We only come out at night
We only come out at night
The days are much too bright
We only come out at night
– Smashing Pumpkins
After a long day of exploration and photography, sometimes the last thing one wants to do is to go back out after dinner. Evenings are about relaxing, resting and regaining energy for the next day in the field, right? Not always.
There’s a whole other side to the natural world that many of don’t see because it only reveals itself after dark. Night time brings out a whole separate group of species, strictly nocturnal critters that remain invisible during the day. But it also leads to heightened activity from some of my favorite daytime subjects: cats and owls get more active and begin to hunt when the sun goes down.
Usually when you’re in areas with big (and potentially dangerous) game, such as the African bush, you’re confined to a vehicle, but evening game drives are still fun. There are still good opportunities to photograph wildlife quite close to the vehicle.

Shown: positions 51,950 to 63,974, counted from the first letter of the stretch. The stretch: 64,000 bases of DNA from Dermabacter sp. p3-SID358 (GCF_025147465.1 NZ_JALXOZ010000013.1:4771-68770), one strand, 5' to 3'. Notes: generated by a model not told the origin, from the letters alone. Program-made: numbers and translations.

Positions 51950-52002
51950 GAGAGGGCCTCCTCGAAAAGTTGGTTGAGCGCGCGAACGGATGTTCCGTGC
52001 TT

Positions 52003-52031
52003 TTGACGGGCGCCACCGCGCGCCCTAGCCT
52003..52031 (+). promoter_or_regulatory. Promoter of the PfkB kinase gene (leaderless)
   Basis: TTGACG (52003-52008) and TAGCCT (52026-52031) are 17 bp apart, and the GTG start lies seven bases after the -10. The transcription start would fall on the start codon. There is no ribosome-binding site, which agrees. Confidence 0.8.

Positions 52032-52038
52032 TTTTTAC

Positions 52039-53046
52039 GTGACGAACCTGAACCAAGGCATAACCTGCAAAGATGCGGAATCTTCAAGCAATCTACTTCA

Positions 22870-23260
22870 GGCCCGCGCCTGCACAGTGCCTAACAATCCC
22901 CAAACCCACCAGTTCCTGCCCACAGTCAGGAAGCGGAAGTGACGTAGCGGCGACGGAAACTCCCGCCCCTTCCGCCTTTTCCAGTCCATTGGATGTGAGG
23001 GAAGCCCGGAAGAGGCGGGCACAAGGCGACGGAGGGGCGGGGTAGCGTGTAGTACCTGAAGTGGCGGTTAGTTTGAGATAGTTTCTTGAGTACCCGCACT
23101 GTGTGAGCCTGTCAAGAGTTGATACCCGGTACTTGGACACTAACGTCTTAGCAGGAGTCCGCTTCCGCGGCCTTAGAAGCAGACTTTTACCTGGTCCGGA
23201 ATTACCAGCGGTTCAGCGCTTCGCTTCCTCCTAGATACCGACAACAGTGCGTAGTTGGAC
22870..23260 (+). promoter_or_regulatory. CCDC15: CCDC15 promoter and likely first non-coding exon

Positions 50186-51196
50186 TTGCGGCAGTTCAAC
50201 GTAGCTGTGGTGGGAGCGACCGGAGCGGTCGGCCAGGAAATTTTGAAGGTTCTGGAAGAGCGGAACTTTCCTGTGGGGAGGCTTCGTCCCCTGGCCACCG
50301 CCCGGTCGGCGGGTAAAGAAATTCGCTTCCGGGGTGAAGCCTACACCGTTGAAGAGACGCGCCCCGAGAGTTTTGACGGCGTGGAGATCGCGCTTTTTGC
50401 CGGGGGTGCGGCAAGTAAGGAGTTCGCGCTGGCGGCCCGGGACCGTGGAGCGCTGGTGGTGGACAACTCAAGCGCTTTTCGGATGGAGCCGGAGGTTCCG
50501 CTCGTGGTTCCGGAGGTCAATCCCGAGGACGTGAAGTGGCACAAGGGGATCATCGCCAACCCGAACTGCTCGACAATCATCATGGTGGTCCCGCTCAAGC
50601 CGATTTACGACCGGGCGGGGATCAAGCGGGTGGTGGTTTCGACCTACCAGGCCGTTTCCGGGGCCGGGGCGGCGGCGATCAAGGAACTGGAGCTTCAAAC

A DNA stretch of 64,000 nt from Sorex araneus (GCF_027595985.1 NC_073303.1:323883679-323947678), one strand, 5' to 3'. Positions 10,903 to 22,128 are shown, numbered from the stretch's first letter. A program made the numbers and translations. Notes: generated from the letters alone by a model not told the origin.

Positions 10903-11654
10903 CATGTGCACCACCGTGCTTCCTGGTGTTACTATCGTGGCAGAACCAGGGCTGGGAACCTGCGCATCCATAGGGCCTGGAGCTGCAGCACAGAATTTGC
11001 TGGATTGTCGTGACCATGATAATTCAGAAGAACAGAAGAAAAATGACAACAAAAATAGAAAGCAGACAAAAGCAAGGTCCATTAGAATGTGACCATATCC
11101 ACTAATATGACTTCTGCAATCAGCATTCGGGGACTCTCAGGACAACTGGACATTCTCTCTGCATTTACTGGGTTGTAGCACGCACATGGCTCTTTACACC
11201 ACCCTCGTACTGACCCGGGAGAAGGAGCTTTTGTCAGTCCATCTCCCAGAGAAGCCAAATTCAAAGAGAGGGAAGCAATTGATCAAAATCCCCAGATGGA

Earlier this year in Brazil, I spotted a couple of eyes flashing back at me as a I ran my flashlight over some thick vegetation near the road. It turned out to be an elusive ocelot resting in a tree.
Bigger cats are a popular target during night drives in Africa, especially since they can be more active than they are during daylight hours. We spied this leopard crossing a river bed in the MalaMala Game Reserve.
The use of a spotlight can be useful for searching, but it also a photography tool. It often allows for more creative lighting than one might get with a flash. It’s often less harsh, and directionality (e.g., a light shining from a neighboring vehicle) can make for some nice portraits. Good guides will use a spotlight judiciously, not lingering too long on a subject, and usually turning it off altogether if a predator is in the midst of a hunt in order to give both predator and prey an equal chance.